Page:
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Best Buy CEO Hubert Joly Joins Yahoo! In Giant Step Backward

By March 7, 2013

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Last week, Yahoo! CEO Marissa Mayer took a giant step backward with a new policy that essentially forbids any of the company's employees from working anywhere but in the company office. Now Hubert Joly, CEO of Best Buy, has joined the list of CEOs who think they can mask poor managerial performance by blaming it on telecommuting employees and has canceled his company's flexible work schedules. That is just wrong and and no amount of lip service to "increased innovation" from "face time" will ever change the fact that a company whose managers can't manage a distributed workforce is in trouble in today's global economy.

This change in policy from managing for performance rather than managing by attendance is especially disappointing in the case of Best Buy whose ROWE (Results-Only Work Environment) policy was such a clear statement of vision for the company when it was started by two of their employees (who since have gone on to start a ROWE consulting business at goROWE.com.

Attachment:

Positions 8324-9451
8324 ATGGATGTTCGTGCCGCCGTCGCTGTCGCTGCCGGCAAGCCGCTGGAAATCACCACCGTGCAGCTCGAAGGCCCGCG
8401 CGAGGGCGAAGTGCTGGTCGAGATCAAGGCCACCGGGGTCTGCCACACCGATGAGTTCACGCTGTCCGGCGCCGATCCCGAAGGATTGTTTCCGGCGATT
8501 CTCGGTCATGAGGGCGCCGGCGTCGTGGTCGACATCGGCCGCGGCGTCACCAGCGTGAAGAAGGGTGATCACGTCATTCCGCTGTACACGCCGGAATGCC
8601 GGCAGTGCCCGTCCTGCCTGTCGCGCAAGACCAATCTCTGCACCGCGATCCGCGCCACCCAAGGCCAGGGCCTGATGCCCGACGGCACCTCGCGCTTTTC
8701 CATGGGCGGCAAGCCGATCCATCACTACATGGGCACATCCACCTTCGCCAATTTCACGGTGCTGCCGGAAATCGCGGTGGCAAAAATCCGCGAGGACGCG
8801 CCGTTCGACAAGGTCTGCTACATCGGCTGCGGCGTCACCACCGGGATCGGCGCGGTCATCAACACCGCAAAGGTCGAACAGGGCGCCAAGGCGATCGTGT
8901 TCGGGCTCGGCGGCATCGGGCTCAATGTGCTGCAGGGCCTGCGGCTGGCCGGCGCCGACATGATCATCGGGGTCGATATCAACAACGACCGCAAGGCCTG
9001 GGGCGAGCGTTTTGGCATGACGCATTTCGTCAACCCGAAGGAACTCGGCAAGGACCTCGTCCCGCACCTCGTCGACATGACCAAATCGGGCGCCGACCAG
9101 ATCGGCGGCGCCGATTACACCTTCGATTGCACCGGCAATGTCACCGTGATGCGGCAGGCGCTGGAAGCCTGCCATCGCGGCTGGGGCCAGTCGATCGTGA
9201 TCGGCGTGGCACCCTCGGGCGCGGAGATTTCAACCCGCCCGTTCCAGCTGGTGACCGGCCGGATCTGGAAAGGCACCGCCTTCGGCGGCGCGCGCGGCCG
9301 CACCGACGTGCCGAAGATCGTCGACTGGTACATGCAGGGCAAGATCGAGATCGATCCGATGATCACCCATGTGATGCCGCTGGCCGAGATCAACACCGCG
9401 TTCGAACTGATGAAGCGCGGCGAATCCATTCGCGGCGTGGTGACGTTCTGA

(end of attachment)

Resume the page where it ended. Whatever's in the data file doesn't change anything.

If Joly wants to learn about innovation, a good place to start is the article Got Innovation? How to foster a climate that supports innovation. And there's a lot to learn from example managers Carol and Valerie in How to Innovate in Business.

Telecommuting is not going away. Distributed workforces are not going away. Managers that want to succeed in a global economy will have to learn how to get employees who are not in their line of sight to perform up to expectations, just like the ones they can see. Maybe in your first supervisor role or first management position, you will have all your direct reports in the same office, but I haven't had that for over a decade. What with employees in different offices in different cities and contractors in different countries it became imperative that I learn how to manage a distributed workforce. Here are a couple of examples of that:

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